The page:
Christianity was next up (I’m omitting the far eastern religions due to my lack of knowledge of the detail ) emanating from Judaism’s one god model by harking back with the variation of the three in one i.e multiple god model of Father , Son and Holy Ghost . In addition a female(Mary -mother of God ) was added to the top three in another hark back to earlier multi god religions of the near east .

    After several centuries the one God and only one God model was rammed down people’s throats by Mohammed and this religion was spread by the sword and the shedding of blood not seen on a scale until a few centuries later when the Crusaders turned up to reclaim Jerusalem for the Church wading again through bloody slaughter .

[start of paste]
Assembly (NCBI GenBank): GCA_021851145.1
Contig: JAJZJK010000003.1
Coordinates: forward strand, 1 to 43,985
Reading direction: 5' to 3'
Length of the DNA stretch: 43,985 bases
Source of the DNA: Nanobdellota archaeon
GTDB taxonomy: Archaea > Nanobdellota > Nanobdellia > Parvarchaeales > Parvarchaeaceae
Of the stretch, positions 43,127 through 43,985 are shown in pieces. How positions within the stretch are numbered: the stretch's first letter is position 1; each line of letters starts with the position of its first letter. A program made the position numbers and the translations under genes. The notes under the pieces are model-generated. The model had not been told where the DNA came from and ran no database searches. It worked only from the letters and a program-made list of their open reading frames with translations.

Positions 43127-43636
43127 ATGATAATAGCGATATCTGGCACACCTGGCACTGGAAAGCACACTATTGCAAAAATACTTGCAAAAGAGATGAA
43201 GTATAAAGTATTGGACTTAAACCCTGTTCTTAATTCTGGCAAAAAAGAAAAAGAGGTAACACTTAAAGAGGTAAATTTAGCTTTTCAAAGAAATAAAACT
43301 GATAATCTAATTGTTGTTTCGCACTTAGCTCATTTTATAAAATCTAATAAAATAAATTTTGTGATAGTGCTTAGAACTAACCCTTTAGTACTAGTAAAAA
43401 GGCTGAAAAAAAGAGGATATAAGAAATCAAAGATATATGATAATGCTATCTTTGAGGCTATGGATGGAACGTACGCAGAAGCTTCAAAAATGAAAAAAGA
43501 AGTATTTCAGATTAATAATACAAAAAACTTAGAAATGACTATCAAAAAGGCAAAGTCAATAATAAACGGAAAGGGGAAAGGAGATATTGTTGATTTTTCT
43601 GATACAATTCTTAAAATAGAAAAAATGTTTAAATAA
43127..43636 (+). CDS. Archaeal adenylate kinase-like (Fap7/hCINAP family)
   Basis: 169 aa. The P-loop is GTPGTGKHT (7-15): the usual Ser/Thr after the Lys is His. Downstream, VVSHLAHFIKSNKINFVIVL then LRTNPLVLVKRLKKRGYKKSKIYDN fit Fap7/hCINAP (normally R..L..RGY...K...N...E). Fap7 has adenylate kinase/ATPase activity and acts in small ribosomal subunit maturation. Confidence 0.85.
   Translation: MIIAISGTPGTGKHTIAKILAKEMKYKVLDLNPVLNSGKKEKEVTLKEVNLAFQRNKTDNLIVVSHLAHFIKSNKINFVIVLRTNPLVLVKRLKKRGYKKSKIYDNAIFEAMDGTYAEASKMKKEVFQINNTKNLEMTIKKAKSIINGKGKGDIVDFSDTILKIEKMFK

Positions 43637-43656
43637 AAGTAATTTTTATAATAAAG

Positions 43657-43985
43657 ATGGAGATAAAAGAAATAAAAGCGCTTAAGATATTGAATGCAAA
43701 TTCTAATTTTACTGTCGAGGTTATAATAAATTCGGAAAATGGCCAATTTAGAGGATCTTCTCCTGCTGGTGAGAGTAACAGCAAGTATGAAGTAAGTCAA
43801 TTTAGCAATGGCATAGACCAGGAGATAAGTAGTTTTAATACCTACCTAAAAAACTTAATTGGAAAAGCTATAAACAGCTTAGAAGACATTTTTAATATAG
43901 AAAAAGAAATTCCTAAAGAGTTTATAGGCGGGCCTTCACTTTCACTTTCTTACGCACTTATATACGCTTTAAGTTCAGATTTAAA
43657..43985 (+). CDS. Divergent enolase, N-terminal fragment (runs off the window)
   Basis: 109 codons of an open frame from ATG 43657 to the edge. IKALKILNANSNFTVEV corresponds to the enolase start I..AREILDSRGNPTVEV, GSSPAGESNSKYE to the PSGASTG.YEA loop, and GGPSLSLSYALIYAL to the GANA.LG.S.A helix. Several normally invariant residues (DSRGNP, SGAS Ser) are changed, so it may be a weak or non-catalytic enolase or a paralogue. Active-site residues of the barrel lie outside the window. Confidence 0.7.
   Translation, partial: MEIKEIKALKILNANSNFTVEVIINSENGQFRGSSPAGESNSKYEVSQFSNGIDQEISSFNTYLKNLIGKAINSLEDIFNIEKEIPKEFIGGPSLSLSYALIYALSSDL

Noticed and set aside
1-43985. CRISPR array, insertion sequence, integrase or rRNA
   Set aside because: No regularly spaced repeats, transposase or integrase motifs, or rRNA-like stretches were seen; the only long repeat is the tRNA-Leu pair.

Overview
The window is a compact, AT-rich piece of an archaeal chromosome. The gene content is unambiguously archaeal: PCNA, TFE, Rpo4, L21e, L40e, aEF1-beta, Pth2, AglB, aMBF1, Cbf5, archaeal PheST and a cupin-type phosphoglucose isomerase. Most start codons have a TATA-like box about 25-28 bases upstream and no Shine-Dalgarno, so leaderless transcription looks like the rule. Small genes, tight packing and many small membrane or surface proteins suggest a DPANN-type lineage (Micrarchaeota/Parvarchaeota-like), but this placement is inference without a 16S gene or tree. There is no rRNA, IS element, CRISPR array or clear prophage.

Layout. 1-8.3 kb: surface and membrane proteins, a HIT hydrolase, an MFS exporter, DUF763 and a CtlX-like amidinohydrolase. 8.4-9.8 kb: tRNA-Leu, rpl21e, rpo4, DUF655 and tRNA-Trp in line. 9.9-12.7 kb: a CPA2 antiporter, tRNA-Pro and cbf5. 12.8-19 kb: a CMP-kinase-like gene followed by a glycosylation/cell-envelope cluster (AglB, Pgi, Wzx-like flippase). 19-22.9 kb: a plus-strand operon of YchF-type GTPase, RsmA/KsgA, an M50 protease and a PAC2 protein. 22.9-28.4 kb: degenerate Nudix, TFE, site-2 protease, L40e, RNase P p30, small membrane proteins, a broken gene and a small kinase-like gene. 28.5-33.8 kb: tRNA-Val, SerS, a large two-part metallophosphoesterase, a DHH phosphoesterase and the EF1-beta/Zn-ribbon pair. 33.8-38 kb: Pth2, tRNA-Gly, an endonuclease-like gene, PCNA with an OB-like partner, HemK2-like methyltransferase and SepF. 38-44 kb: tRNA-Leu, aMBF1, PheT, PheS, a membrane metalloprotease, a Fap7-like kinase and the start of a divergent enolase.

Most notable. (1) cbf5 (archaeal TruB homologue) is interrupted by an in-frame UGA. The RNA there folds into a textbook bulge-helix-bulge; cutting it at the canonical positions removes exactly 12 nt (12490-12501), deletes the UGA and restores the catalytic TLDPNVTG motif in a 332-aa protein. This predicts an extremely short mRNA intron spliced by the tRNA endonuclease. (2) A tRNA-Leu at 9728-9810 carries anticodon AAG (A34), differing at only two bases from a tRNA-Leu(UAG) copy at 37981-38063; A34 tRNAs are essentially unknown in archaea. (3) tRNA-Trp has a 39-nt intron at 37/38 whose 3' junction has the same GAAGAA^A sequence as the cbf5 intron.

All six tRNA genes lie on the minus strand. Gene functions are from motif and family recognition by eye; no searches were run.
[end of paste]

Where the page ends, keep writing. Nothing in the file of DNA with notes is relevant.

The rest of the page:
It’s those aspects of ‘religion’ which your average ‘atheist’ finds disconcerting and irrational . To those who say that ‘atheists’ like Stalin and Hitler committed worse slaughter the atheists reply is that neither expected to be rewarded in heaven or a heaven for their efforts .

    The other side of ‘religion’ the positive side is the story of civilisation . The developement of art , architecture , the renaissance , reformation , great monuments to mankind’s reach for the unreachable -the Alhambra -Taj Mahal -St Peters Basilica -Westminster =etc etc etc. All of these constucts owe their existence to mankind’s faith .

    I suspect that Robinson fears that all the throwing out of the God bathwater must also result in the throwing out of all the ancillary cultural , artistic , educational and historical connections that have accompanied religion down through the ages . The fear that perhaps St Peters will be turned into a giant Karaoke stadium or Westminster Cathedral will be used to host rock concerts ?

    I have good news for her . Shure even a hard boiled atheist like myself would object to such sacriliges 😉

  • Greenflag

    Congal ,